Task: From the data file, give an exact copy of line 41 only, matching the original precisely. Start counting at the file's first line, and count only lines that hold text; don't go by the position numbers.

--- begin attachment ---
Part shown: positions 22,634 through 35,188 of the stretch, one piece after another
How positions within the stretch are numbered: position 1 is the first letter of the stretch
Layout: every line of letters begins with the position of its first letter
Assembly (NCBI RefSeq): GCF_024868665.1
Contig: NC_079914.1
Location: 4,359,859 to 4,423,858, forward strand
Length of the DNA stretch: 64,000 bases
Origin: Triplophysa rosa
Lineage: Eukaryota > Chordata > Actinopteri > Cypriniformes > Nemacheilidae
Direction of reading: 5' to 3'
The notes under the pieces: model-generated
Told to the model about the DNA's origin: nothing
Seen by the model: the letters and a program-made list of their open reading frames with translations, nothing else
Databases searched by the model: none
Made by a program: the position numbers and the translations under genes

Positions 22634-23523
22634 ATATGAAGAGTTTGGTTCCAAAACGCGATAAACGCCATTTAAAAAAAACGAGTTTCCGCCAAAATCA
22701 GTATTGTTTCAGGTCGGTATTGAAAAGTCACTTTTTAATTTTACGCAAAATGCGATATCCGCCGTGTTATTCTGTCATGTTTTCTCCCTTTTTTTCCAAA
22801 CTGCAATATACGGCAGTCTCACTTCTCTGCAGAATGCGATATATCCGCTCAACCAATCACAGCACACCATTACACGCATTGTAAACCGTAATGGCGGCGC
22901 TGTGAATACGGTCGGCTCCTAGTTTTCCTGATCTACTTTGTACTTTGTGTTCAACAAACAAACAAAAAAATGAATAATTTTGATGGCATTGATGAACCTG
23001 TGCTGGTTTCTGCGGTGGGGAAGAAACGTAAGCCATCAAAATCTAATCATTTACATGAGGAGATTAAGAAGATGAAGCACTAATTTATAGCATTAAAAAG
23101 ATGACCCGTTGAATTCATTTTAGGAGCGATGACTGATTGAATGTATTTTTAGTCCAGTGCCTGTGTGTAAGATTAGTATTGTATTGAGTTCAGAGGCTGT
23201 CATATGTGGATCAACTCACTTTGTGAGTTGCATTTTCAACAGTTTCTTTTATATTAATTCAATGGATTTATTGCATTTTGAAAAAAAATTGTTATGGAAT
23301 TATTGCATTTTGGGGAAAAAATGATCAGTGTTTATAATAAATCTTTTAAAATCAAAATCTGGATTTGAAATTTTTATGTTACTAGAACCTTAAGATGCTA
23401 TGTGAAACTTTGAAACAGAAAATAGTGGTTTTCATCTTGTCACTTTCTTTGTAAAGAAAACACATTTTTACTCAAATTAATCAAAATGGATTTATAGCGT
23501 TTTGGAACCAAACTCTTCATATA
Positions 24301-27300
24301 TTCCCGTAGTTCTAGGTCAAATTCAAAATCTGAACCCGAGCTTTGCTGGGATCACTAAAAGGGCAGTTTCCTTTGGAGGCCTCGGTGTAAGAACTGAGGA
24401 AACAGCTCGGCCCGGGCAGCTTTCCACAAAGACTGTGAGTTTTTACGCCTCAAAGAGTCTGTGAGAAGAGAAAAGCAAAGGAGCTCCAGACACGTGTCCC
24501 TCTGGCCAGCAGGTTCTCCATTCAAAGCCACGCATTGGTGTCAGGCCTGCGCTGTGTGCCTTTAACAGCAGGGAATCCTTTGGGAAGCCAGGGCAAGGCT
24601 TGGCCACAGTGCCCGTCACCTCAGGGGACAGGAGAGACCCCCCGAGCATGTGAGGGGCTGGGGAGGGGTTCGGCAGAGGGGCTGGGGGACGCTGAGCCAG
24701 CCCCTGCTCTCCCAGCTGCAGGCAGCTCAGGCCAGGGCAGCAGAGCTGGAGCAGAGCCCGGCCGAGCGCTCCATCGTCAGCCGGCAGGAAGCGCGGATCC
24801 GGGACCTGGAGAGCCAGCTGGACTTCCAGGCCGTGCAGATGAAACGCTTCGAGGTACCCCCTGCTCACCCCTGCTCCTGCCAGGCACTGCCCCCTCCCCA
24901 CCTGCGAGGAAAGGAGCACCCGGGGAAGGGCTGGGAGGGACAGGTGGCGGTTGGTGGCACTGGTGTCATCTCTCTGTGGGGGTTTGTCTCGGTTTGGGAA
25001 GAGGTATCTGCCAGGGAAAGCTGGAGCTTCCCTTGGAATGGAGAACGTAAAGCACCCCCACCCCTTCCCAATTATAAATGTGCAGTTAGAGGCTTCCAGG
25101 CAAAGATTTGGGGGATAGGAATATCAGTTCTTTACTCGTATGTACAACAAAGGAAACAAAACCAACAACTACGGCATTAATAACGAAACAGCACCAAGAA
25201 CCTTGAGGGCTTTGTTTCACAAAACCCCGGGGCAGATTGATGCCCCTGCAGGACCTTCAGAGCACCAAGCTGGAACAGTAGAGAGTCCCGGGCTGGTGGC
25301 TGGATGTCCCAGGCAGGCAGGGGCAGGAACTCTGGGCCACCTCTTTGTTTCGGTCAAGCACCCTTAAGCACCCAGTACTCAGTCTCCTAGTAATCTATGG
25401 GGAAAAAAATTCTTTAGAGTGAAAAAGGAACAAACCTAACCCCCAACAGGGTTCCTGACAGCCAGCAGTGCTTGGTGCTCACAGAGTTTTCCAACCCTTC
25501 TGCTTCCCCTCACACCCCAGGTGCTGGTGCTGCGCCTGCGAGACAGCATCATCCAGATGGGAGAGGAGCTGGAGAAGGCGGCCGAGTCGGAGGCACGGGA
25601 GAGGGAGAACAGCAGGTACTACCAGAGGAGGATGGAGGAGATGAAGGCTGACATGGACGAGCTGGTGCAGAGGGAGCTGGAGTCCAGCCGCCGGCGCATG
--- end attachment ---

25601 GAGGGAGAACAGCAGGTACTACCAGAGGAGGATGGAGGAGATGAAGGCTGACATGGACGAGCTGGTGCAGAGGGAGCTGGAGTCCAGCCGCCGGCGCATG